Indonesia is obviously a much different landscape than what Uber is used to in its home base, San Francisco
Tensions between traditional Indonesian taxi drivers and ride-hailing app firms reached a climax in late March. Blue Bird and Express taxis lined the streets of Central Jakarta, bringing the city to a standstill in protest of the tech firms that “stole” their customers and their livelihood. This time, the odds are against Uber — can it survive in Indonesia’s competitive on-demand market?
Jakarta’s roads are congested with 25.7 million vehicles, most of which are carrying only one or two passengers. Commutes are long due to slow-moving traffic, and the streets are saturated with carbon monoxide. This is obviously a much different landscape than what Uber is used to in its home base, San Francisco.
On-demand taxi service Uber is facing a multitude of challenges operating in Southeast Asia. Indonesia’s population size itself presents a great opportunity for on-demand services such as Uber’s. It’s no surprise that Indonesia is one of Uber’s fastest-growing markets worldwide. However, it faces fierce competition in Indonesia, where motorcycle taxis are more common as they can maneuver past Jakarta’s traffic-clogged streets more easily.
In this sector, there are two large established players: Go-Jek, which has over 200,000 drivers nationwide, and GrabBike, which comes in a close second. The two are constantly engaged in price wars. Customers aren’t hesitant to switch between Go-Jek and GrabBike if one is offering a better promotion than the other. Uber too, launched uberMOTOR in April.
To compete, Uber, which is now available in four cities in Indonesia, had to slash its fares significantly. At IDR1,000 rupiah (US$0.7) per kilometer, uberMotor’s fares are only around 10 per cent of Go-Jek and GrabBike’s minimum fares. Other than credit cards, users can pay for their rides with cash, the preferred method of payment in Indonesia’s predominantly cash-based economy.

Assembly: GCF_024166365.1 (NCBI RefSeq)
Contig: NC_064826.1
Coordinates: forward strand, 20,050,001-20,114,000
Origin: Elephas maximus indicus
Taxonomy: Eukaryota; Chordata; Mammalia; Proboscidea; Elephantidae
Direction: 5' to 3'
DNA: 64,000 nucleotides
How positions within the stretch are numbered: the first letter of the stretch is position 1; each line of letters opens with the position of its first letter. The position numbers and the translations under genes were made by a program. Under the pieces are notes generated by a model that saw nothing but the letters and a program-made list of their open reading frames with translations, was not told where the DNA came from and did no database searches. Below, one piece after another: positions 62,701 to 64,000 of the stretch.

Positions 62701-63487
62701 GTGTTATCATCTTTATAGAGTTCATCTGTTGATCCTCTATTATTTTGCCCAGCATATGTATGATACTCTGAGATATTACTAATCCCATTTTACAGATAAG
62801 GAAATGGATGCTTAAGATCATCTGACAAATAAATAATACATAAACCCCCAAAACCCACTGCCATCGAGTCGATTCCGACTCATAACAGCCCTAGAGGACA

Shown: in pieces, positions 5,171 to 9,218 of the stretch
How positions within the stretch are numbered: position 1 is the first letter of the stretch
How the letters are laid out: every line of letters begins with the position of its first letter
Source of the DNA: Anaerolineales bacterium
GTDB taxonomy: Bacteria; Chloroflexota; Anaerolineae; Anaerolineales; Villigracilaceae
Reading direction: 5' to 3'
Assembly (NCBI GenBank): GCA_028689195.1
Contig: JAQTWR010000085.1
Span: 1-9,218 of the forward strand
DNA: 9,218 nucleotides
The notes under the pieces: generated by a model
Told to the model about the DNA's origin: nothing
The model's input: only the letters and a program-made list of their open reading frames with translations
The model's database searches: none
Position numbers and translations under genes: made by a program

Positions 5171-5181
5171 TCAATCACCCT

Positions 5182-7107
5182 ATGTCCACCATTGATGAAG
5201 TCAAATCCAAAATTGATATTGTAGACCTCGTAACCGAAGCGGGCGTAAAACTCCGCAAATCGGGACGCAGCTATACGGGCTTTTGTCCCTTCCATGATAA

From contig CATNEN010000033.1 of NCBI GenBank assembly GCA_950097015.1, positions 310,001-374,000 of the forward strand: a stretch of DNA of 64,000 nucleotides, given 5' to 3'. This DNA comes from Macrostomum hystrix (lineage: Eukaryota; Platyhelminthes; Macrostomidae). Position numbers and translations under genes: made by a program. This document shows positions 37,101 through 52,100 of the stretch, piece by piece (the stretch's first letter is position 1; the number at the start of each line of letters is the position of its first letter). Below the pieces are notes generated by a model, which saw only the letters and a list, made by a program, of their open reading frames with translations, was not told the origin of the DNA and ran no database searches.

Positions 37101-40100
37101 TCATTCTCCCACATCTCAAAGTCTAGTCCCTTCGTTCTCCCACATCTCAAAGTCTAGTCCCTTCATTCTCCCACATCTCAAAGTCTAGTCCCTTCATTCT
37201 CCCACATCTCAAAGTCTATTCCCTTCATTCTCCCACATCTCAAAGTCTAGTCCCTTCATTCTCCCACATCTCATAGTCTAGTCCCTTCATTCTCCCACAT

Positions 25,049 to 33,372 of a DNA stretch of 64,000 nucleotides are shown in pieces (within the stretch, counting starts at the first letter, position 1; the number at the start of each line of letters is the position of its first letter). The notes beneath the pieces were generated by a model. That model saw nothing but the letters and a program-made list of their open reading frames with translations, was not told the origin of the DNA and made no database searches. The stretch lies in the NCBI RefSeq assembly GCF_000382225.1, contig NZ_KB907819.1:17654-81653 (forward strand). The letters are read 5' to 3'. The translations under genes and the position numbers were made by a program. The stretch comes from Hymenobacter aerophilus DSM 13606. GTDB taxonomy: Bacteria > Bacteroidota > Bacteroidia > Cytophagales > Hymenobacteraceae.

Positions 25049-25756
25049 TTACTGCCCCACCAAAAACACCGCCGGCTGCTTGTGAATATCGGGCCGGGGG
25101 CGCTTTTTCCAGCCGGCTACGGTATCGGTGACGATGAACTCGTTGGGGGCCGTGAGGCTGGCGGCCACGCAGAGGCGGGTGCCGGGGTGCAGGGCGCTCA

With the introduction of uberPOOL this May, Indonesia becomes the only country in Southeast Asia to welcome the carpooling service. “Carpooling is not something new in Jakarta, using the uberPOOL, ride-sharing can be as easy as clicking the button, while also mitigating the traffic jam,” said Mike Brown, regional general manager Uber Asia Pacific.
According to data, 20 million uberPOOL trips are made every month in China. The service allows commuters to share a ride by matching passengers in the area to those travelling in the same direction. The carpooling service makes car rides about 25 per cent cheaper for individual users as the fares are split.
Uber may have an advantage in Indonesia with this innovative strategy, but not for long. If proven successful, Uber should be wary that competing service providers will take this idea and make it available to their own user base.
Ride-hailing firms in Indonesia are in a race to offer increasingly differentiated services in order to compete for users. Go-Jek offers everything from an auto-repair service, cleaning service, beauty and massage service, to food delivery. To add to their ecosystem, Go-Jek is now offering car rides and GoPay, its own online payment system for shoppers, merchants, and money transfers.
Recently, Go-Jek also partnered with popular messaging app LINE for cross-platform motorcycle-taxi orders, and with e-commerce company Lazada Indonesia to improve its delivery service. Singapore-based Grab has also announced a partnership with MatahariMall, another e-commerce company backed by property conglomerate Lippo Group.
Uber is not free of pressures from the Indonesian government either. Earlier this year, Grab and Uber was the target of organised protests by traditional taxi drivers in Jakarta, who have not managed to keep up with tech-enabled firms. This prompted Indonesia’s Transportation Ministry to send a letter to the Ministry of Communication and Information Technology recommending it ban the two apps, although the request was dismissed.
Largely unregulated before the protests, both mobile app-based services were given deadlines to obtain the necessary permits and licenses to operate as car-rental cooperatives. The terms include having a legal entity and having the vehicles undergo a KIR (roadworthiness) test before they can operate. This is quite a challenge, as Uber and Grab have thousands of private drivers partnering with them. As of June 1, it was reported that only 171 cars under Uber’s cooperative partner, Jasa Trans Usaha Bersama, have passed the KIR.
It’s clear that if Uber is to compete against the two strong contenders in the Indonesian market, it has to diversify. Go-Jek and Grab understood that competing based on transportation alone isn’t sufficient. Also, even if Uber were to make other services such as its food delivery arm uberEATS available in Indonesia, it will be entering a territory dominated by Go-Jek.
There’s still room for Uber to improve its localisation efforts and make its marketing campaigns more appealing to Indonesians. To succeed, it needs to be able to present itself as a local-friendly service instead of a brand from the West. How will Uber innovate to emerge on top in the Indonesian market? This could be Uber’s greatest challenge yet.
Clarissa Santoso is a Marketing Communications Specialist at Arcadier, a SaaS company that powers next generation marketplace ideas. You can follow Arcadier on Twitter, Facebook, and LinkedIn for the latest insights on the Sharing Economy.
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